Yellowstone County Commissioners will wait a week before voting on whether to approve a contract that would bring arena football back to Billings.
Originally, commissioners were set to vote on the contract Tuesday morning. But during a discussion meeting Monday afternoon, Commissioner Denis Pitman expressed his desire to wait a week after having spent the weekend reading through the contract.
"It just seemed to be a lot different to how we do things," he said.
MetraPark currently is in the midst of a redesign, with a new draft master plan being created to reimagine what the county's event and entertainment venue could be. A significant part of that process involves seeking various forms of feedback from the community on the various drafts of the plan.
In each potential plan to update MetraPark, the First Interstate Arena — where the football games would be played — remains mostly untouched.
Commissioner John Ostlund pointed that out, noting that the county was probably safe moving ahead with event plans for the arena even as public engagement on plans for the rest of MetraPark continues.
"I don't know if I see the correlation," he said.
Still, Pitman said he wants the feedback, particularly as the community will be weighing in this spring on what a newly imagined MetraPark would look like.
Commissioner Don Jones, who's serving as chairman of the commissioners this year, was absent from the meeting.
Pitman brought up a number of questions about the contract, wanting to know if the county was getting the best deal in the potential agreement. Pick Six Entertainment is the ownership group negotiating with Metra.
In the deal, an indoor football team would begin playing in Billings in 2022 at First Interstate Arena at MetraPark. Keith Russ, a managing partner of the ownership group and the owner/head coach of the Wyoming Mustangs, who play in Gillette, confirmed the deal on Friday.
This will be Billings' first indoor football team since the Billings Wolves, who played in 2015 and 2016; Metra was their home stadium.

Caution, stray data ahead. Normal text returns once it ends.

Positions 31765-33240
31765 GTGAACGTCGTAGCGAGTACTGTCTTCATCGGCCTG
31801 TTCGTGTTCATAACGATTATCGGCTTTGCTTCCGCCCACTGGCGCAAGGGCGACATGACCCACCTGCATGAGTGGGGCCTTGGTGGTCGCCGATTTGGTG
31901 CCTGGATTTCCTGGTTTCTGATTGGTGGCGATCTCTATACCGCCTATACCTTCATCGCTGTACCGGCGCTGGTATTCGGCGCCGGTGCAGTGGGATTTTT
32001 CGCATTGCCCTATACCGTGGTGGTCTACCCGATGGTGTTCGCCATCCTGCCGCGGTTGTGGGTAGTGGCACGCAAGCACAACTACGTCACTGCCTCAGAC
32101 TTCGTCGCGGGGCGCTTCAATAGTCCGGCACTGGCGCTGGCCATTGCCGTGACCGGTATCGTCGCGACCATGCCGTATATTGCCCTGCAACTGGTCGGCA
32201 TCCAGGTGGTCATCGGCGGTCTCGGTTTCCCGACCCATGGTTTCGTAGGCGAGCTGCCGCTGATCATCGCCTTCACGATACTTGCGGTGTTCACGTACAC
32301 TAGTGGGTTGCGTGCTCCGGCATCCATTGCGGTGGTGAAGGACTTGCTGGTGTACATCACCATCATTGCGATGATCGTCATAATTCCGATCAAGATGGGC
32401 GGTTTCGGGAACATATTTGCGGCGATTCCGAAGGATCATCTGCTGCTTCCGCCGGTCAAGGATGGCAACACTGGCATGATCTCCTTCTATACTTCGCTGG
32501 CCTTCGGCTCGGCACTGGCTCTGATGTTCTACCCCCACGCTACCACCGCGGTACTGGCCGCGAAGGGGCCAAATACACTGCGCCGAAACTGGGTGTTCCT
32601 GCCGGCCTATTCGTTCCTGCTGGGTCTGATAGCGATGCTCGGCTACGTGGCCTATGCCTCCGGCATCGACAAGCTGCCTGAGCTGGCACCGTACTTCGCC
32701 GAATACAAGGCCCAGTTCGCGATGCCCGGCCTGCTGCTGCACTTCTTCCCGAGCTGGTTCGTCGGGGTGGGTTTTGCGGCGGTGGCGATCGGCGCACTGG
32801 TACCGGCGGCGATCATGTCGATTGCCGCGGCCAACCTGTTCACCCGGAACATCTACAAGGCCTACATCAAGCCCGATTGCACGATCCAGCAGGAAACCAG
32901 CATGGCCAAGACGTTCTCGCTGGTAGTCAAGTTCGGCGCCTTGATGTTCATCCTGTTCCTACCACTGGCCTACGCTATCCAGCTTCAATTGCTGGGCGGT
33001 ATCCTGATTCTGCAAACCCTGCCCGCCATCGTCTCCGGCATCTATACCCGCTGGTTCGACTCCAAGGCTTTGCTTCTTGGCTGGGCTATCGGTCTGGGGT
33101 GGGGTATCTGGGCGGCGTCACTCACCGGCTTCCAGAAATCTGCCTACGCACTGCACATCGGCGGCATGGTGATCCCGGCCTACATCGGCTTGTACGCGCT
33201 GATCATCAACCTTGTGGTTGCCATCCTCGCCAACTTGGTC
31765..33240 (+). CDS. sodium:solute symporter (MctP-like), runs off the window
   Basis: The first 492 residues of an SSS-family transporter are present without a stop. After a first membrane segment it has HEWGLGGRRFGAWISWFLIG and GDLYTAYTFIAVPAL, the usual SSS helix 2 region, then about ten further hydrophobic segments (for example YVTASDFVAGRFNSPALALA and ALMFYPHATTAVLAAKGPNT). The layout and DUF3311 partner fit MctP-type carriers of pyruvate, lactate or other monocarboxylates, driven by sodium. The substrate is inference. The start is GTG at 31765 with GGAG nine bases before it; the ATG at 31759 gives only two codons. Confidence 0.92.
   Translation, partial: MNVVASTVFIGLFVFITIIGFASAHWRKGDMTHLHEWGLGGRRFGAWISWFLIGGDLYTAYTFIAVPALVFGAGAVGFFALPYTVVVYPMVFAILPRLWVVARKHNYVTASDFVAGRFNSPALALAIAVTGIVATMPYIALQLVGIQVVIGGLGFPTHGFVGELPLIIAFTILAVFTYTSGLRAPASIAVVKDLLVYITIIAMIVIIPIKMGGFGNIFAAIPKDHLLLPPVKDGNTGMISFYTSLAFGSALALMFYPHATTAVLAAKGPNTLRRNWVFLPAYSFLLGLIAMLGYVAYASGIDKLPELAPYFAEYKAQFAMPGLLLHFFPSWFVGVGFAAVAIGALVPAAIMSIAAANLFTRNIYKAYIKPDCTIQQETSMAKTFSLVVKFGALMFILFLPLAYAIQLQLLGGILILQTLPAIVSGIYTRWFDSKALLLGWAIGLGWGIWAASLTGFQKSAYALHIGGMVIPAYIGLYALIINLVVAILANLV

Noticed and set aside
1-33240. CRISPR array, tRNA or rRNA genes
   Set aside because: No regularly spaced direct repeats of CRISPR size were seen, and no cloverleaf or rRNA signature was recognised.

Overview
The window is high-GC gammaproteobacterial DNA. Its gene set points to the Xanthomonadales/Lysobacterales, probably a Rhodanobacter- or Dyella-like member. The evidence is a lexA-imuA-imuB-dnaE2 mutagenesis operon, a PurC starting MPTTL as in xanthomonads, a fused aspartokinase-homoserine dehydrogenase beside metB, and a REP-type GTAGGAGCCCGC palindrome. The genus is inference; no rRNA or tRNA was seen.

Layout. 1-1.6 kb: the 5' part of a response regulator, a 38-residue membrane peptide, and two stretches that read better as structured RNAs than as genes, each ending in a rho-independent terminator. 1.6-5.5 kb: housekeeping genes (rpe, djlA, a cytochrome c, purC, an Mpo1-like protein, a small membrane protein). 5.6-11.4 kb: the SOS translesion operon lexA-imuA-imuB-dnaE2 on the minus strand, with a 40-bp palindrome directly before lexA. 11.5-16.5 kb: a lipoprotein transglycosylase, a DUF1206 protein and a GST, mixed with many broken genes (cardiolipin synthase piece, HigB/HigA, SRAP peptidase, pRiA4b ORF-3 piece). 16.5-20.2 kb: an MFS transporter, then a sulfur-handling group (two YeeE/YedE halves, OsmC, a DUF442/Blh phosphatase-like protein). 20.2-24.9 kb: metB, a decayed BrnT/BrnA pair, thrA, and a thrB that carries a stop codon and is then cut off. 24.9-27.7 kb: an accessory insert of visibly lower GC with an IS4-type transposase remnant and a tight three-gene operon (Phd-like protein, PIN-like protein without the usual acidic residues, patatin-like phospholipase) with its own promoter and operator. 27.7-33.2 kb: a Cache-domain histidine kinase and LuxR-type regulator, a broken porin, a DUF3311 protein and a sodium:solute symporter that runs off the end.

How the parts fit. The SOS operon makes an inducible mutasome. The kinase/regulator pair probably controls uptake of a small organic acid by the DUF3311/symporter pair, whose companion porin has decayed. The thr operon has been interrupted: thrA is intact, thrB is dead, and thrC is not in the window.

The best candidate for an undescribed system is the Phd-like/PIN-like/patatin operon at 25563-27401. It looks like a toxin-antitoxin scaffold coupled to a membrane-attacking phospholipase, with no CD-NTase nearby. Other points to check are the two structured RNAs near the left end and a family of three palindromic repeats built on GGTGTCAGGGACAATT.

Billings also had an indoor team from 2000 to 2010 that was mainly named the Outlaws, although it went by the Thunderbolts in 2000 and the Mavericks in 2005. The Outlaws won league titles in 2006, 2009 and 2010. The team disbanded in 2010 after failing to negotiate a new deal with the county.
Regarding the new contract, Pitman wanted to know why Pick Six was getting a discounted rate on the fee Metra usually charges for daily arena use.
Ray Massey, MetraPark's director of marketing and sales, explained that it was common practice for Metra to give discounts to organizations that entered into multi-year agreements to use facilities at the park. MetraPark had extended the same deal to the Wolves organization.
Pitman also wanted to know how regularly scheduled games at the arena might impact Metra's ability to bring in other high-profile events and concerts.
Massey explained the contract includes a 40-day right to move clause, which gives Metra the ability to move a previously scheduled football game up to 40 days before it is scheduled.
It also stipulates that Pick Six provide the turf on which its team would play and require Pick Six to store the turf off-site once the season ends.
Ostlund was upbeat about arena football returning to Metra, calling it a steady revenue generator. Seasonal sports brings a lot of people to MetraPark and they buy a lot of food and beer when they're there, he said.
The Wolves season averaged 2,500 people per game and generated a solid amount of revenue for the county, Massey said.
"It's low-impact, high rate of return," Ostlund said.